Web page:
Share Email Print

Proceedings Paper

Enhancement of ultrasound reflectivity depends on the specific perfluorocarbons utilized to formulate nanoparticle emulsion contrast agents
Author(s): Jon N. Marsh; Christopher S. Hall; Michael J. Scott; Ralph J. Fuhrhop; Patrick J. Gaffney; Samuel A. Wickline; Gregory M. Lanza
Format Member Price Non-Member Price
PDF $14.40 $18.00
cover GOOD NEWS! Your organization subscribes to the SPIE Digital Library. You may be able to download this paper for free. Check Access

Paper Abstract

A nongaseous, ligand-targeted perfluorocarbon nanoparticle emulsion has been developed which can acoustically enhance the presence of molecular epitopes on tissue surfaces. We demonstrate the impact of incorporating perfluorocarbons with specific phase velocities into the emulsions on the acoustic reflectivity of plasma clots targeted using these nanoparticles. Porcine plasma clots were targeted in vitro with specific perfluorocarbon emulsions using anti-fibrin antibody solution (NIB 5F3). Five perfluorocarbons were investigated: perfluorohexane, perfluorooctyl-bromide, perfluorooctane, perfluorodichlorooctane, and perfluorodecalin. Ultrasonic backscatter (17 - 35 MHz) was measured at the front surface of the clots. Backscatter enhancement was determined by comparison with untreated clots. The magnitude of enhancement depended on the perfluorocarbon emulsion used. Perfluorohexane and perfluorooctane exhibited the greatest enhancement relative to untreated clots (23 dB) and perfluorodecalin the least (18 dB), consistent with predictions from a simple acoustic transmission-line model. We conclude that targeted, nongaseous perfluorocarbon contrast agents can significantly increase the sensitivity of ultrasonic detection of low-scattering biological media, and that further optimization of these contrast agents can be realized by judicious choice of the emulsified perfluorocarbon.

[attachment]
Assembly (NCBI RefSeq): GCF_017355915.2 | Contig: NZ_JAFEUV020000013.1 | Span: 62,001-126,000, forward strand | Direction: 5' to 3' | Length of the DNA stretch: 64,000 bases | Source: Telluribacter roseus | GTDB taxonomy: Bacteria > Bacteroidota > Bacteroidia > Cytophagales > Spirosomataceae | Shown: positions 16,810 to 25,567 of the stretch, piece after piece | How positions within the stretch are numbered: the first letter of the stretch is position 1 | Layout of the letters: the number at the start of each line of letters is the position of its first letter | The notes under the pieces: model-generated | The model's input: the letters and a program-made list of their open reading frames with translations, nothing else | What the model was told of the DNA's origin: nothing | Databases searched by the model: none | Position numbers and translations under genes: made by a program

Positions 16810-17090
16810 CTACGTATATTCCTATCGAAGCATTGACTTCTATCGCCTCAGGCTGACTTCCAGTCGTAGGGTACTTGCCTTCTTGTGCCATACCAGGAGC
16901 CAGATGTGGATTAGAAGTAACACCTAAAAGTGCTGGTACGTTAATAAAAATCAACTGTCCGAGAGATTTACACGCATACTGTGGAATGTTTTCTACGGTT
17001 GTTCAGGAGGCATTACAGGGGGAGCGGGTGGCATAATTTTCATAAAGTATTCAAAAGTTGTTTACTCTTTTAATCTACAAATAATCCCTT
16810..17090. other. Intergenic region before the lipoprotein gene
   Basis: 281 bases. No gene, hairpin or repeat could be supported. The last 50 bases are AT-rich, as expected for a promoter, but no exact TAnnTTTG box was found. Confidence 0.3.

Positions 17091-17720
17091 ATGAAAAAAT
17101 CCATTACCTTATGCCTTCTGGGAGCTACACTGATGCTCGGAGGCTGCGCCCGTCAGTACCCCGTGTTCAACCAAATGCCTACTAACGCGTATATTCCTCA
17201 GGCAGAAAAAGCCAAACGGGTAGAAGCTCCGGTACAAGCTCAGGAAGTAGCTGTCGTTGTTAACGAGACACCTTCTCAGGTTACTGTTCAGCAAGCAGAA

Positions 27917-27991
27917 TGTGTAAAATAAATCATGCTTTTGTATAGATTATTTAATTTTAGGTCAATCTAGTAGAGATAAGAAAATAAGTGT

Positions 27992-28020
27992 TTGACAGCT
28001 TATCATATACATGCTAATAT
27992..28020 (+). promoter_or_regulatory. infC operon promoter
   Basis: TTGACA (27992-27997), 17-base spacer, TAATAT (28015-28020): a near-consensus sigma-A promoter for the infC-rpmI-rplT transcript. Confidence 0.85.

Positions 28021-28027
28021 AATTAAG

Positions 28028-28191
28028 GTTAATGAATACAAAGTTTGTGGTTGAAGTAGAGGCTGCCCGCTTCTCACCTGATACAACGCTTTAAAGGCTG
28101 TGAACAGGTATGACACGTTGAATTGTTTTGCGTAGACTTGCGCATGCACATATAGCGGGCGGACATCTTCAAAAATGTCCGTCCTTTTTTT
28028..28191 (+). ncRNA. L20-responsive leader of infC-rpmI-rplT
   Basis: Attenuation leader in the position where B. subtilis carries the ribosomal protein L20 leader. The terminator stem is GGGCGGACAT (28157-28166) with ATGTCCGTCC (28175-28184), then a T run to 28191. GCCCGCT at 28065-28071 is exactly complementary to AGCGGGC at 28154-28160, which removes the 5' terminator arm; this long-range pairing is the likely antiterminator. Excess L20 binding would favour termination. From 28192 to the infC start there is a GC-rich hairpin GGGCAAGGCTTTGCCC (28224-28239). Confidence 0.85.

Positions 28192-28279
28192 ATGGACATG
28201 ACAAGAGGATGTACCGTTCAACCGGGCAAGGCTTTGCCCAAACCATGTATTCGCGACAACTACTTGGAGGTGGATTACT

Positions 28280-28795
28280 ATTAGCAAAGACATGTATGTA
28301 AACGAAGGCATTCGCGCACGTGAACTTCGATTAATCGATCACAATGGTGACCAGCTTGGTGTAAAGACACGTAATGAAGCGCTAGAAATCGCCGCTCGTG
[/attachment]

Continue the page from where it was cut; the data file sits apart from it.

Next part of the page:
Paper Details

Date Published: 12 April 2000
PDF: 8 pages
Proc. SPIE 3982, Medical Imaging 2000: Ultrasonic Imaging and Signal Processing, (12 April 2000); doi: 10.1117/12.382242
Show Author Affiliations
Jon N. Marsh, Washington Univ. School of Medicine (United States)
Christopher S. Hall, Washington Univ. School of Medicine (United States)
Michael J. Scott, Washington Univ. School of Medicine (United States)
Ralph J. Fuhrhop, Washington Univ. School of Medicine (United States)
Patrick J. Gaffney, National Institute for Biological Standards and Control (United Kingdom)
Samuel A. Wickline, Washington Univ. School of Medicine (United States)
Gregory M. Lanza, Washington Univ. School of Medicine (United States)

Published in SPIE Proceedings Vol. 3982:
Medical Imaging 2000: Ultrasonic Imaging and Signal Processing
K. Kirk Shung; Michael F. Insana, Editor(s)

© SPIE. Terms of Use
Back to Top